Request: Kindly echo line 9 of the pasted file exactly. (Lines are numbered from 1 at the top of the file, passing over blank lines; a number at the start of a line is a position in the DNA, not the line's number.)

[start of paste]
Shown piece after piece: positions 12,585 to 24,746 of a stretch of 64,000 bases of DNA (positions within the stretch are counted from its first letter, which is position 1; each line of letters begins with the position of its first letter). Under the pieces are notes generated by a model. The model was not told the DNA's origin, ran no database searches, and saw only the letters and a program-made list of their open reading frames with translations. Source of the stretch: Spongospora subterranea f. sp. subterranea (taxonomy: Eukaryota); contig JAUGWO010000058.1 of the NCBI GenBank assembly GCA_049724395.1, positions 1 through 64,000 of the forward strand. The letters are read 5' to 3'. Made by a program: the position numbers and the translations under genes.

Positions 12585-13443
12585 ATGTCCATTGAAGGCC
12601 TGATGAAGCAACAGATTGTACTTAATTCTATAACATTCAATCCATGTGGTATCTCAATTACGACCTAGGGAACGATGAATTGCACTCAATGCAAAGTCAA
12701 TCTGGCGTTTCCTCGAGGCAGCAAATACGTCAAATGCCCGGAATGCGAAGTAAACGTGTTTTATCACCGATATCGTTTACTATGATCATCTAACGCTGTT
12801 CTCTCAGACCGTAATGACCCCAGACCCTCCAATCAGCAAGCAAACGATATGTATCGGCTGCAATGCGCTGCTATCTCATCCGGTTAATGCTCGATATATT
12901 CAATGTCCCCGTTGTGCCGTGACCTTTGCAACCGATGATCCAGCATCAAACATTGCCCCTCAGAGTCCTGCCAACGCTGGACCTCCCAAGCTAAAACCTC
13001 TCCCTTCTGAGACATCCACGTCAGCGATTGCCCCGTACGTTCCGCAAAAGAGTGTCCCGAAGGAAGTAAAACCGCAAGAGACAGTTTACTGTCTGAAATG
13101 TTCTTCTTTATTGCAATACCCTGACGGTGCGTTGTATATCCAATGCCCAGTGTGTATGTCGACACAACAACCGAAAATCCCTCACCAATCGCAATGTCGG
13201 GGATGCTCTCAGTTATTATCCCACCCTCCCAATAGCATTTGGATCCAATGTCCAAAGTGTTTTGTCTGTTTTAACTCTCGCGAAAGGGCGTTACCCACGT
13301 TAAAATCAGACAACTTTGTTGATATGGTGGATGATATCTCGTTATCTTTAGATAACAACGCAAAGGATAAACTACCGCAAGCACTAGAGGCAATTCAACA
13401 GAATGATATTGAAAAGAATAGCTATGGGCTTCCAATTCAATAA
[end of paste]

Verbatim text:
13101 TTCTTCTTTATTGCAATACCCTGACGGTGCGTTGTATATCCAATGCCCAGTGTGTATGTCGACACAACAACCGAAAATCCCTCACCAATCGCAATGTCGG